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People v. Williams

APRIL 25, 1975.

THE PEOPLE OF THE STATE OF ILLINOIS, PLAINTIFF-APPELLANT,

v.

CHARLES WILLIAMS, DEFENDANT-APPELLEE.



APPEAL from the Circuit Court of Cook County; the Hon. ARTHUR V. ZELEZINSKI, Judge, presiding. MR. JUSTICE DRUCKER DELIVERED THE OPINION OF THE COURT:

Defendant was charged in four separate complaints with the offenses of: (a) possession of a controlled substance, i.e., heroin (Ill. Rev. Stat. 1971, ch. 56 1/2, par. 1402); (b) unlawful use of a weapon in that he knowingly carried a concealed weapon, a revolver, in a vehicle (Ill. Rev. Stat. 1971, ch. 38, par. 24-1); (c) failure to carry a firearm owner's identification card (Ill. Rev. Stat. 1971, ch. 38, par. 83-2(a)); and (d) theft of lost or mislaid property in that defendant obtained control over a revolver owned by Harry Commings with intent to deprive said owner permanently of the use of said property (Ill. Rev. Stat. 1971, ch. 38, par. 16-2). The cases were consolidated in the trial court. Defendant made a motion to suppress evidence, (the gun and heroin) which was granted by the trial court. The State appeals pursuant to Supreme Court Rule 604(a)(1). (Ill. Rev. Stat. 1971, ch. 110A, par. 604(a)(1).) The sole issue on appeal is whether the trial court properly sustained the motion to suppress evidence.

The following evidence was adduced at the motion to suppress evidence. Chicago Police Officer Drakulich, called by defendant, was the sole witness to testify. On direct examination he testified that on October 1, 1973, he saw defendant in an all-night shopping mart, the Food Basket, at 79th and Yates Avenue. Officer Drakulich was in uniform on patrol duty and accompanied by a fellow officer. At that time he said hello to the co-defendant, Britton, *fn1 whom he had known for approximately 8 months. He then left the food store and was waiting in his car across the street in a parking lot.

Sometime later he saw defendant and Britton leave the food store and enter their vehicle. Defendant was in the passenger seat and Britton was in the driver's seat. They proceeded to drive westbound on 79th Street. He and his partner followed them, close enough to observe their license plate number. He finally stopped their vehicle at 79th and Greenwood, for driving too fast for conditions, in that the car was going 38 m.p.h. in a 30 m.p.h. speed zone. This was at 6 A.M. while it was raining severely and dark out. He gave Britton a ticket for driving too fast for conditions.

Both he and his partner got out of the car. Defendant and Britton got out of their car. He then conducted a search of defendant, who at that time was not in violation of any laws. He had ordered defendant out of the car. He also searched the motor vehicle and found contraband both in the car and on defendant's person. When he searched the car, defendant was standing to the rear passenger side of the car with his partner.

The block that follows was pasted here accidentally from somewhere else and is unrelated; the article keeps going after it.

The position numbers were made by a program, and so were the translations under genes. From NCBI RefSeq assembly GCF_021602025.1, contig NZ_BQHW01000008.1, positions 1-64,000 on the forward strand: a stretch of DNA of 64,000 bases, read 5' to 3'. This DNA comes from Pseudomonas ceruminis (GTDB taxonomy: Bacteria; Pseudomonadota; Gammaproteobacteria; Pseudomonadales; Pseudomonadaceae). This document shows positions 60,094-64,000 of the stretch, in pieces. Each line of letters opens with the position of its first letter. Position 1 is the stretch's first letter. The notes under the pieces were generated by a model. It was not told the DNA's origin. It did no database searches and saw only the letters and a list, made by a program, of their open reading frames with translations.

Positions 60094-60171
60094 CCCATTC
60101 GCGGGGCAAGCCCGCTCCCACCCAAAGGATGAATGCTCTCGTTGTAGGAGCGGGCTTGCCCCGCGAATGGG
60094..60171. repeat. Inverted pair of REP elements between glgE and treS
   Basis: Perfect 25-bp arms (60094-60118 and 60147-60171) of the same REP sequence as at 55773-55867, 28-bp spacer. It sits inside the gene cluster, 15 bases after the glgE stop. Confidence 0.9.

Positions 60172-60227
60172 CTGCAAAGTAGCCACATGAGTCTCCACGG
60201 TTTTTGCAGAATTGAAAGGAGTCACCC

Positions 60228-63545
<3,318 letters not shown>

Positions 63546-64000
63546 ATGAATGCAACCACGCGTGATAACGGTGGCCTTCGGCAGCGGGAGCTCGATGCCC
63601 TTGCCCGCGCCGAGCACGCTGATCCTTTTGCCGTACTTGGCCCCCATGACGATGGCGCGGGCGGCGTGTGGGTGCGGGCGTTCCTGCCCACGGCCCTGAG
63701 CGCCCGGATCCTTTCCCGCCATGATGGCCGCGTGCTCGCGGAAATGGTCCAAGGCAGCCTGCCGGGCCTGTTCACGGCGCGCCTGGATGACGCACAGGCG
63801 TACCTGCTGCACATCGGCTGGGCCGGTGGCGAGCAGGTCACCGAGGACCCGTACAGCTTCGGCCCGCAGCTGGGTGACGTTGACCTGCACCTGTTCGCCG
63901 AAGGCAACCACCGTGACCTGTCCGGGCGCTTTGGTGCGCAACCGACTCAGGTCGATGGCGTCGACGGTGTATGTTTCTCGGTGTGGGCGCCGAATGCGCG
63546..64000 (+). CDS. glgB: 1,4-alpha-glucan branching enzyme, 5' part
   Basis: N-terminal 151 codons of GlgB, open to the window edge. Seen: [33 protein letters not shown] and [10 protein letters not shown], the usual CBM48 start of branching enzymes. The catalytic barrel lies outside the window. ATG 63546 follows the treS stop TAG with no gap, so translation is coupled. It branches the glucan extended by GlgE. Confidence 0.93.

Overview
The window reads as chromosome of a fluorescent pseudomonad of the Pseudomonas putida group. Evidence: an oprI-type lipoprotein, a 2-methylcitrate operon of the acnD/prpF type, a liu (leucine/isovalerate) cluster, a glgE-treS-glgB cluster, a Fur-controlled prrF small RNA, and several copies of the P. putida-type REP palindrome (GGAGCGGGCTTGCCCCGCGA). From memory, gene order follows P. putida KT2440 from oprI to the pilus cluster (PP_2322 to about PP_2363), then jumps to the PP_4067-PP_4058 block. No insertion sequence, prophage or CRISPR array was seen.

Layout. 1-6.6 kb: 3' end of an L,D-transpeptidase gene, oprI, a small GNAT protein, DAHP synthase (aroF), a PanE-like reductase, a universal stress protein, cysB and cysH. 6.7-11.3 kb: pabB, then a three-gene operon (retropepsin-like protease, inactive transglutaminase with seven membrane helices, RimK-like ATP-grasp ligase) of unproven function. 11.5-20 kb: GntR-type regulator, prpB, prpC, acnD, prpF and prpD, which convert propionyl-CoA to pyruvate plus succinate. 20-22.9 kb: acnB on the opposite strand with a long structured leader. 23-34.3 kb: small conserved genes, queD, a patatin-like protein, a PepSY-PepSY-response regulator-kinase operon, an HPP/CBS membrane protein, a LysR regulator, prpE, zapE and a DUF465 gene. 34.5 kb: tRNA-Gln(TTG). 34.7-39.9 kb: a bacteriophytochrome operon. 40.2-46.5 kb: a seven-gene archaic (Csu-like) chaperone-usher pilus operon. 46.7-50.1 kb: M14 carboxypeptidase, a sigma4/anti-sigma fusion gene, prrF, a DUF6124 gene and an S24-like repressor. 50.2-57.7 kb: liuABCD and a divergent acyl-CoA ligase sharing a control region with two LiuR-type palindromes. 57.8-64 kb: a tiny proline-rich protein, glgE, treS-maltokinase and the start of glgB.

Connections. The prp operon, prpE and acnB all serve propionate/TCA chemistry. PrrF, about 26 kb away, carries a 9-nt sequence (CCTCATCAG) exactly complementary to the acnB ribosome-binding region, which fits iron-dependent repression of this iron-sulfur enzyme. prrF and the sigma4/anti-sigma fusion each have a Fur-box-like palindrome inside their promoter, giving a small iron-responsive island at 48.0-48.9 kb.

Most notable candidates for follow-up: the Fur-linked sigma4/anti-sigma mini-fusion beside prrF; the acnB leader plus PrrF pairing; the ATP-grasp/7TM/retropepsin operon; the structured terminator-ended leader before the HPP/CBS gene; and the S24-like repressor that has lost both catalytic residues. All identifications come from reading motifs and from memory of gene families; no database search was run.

During cross-examination by the assistant State's attorney it was brought out that prior to curbing the vehicle he ran a registration check on the license plate. The results of this investigation showed that the vehicle was owned by a corporation, State Lincoln Mercury, Incorporated, 2701 South State Street, Chicago. Officer Drakulich was then questioned as to the specific time sequence of the events following his curbing of the vehicle. He explained that after he curbed the vehicle, he approached Britton who was still seated in the driver's seat. He notified Britton of his violation and asked him for his driver's license and to whom the car belonged. Britton responded that the car belonged to his girl friend and said, "I don't have a driver's license." He told Britton to get out of the vehicle, that he could not drive, and that he was under arrest for driving without a driver's license. He then searched Britton and found a cylindrical flask, 3 inches long, containing a white crystal which he suspected was cocaine.

After this he asked defendant to get out of the car, told him that he could drive the car if he had a driver's license, "but only after — to come in to the station with the vehicle, and only after I searched him for my own protection." He then searched defendant and the car.

Drakulich testified he searched the vehicle first and located directly under the seat where defendant was sitting, a small caliber revolver. He recovered the revolver before searching defendant's person. Upon searching defendant he found contraband (heroin). At that time he placed defendant under arrest.

On redirect examination it was brought out that he told defendant to get out of the car when he came up. At that time he was not in violation of any law. He then proceeded to search the car. He reiterated that he searched Britton before searching defendant.

On recross-examination Drakulich testified that at the time he searched Britton, he was under arrest.

The following colloquy then took place with the court:

"THE COURT: According to the officer's testimony, Mr. Britton was charged, he was arrested and he was searched. That's when the substance was found.

Now, as to Mr. Charles Williams, he was merely a passenger in the car. The officer did not know whether this vehicle was stoen [sic] or not. However, he did testify that he wanted Charles Williams to drive the car to the station.

Is that what you testified to?

OFFICER DRAKULICH: That he had the ...


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